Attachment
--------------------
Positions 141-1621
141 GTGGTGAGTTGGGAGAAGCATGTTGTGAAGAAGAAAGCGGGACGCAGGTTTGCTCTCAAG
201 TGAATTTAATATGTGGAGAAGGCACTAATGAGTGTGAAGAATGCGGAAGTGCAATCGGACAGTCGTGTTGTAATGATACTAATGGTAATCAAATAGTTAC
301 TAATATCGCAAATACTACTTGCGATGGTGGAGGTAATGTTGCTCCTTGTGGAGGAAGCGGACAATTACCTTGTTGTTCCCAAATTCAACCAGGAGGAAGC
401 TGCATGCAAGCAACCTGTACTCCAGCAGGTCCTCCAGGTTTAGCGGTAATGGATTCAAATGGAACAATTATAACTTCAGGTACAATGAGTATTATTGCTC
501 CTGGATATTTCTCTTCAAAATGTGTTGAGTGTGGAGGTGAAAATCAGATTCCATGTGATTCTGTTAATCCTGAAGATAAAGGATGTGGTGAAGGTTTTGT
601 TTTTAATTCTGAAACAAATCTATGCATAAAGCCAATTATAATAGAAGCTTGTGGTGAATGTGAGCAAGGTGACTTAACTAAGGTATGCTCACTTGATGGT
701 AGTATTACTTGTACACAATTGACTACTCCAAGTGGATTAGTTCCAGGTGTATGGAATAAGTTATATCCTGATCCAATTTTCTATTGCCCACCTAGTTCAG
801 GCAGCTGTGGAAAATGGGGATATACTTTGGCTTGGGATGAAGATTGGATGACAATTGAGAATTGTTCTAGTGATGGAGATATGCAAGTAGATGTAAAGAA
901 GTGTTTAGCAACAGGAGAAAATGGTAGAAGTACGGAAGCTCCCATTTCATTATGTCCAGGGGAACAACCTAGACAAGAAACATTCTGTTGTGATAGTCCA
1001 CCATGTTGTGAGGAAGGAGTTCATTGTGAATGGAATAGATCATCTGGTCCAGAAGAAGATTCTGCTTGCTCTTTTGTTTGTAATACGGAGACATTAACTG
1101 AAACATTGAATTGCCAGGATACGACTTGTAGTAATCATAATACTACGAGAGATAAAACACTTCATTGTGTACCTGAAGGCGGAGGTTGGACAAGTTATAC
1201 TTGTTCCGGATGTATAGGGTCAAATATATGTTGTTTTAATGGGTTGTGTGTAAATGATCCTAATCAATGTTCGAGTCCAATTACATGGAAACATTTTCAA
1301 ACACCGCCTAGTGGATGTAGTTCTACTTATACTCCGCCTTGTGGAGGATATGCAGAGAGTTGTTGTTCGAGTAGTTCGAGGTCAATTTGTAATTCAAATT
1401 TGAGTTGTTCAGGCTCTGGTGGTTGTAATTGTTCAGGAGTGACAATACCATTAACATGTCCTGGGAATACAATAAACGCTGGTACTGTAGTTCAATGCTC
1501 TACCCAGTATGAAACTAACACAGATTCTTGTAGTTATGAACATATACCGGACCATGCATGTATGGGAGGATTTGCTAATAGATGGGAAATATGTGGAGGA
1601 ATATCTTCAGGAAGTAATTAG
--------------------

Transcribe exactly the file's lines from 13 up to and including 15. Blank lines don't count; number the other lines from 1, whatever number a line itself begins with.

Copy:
1201 TTGTTCCGGATGTATAGGGTCAAATATATGTTGTTTTAATGGGTTGTGTGTAAATGATCCTAATCAATGTTCGAGTCCAATTACATGGAAACATTTTCAA
1301 ACACCGCCTAGTGGATGTAGTTCTACTTATACTCCGCCTTGTGGAGGATATGCAGAGAGTTGTTGTTCGAGTAGTTCGAGGTCAATTTGTAATTCAAATT
1401 TGAGTTGTTCAGGCTCTGGTGGTTGTAATTGTTCAGGAGTGACAATACCATTAACATGTCCTGGGAATACAATAAACGCTGGTACTGTAGTTCAATGCTC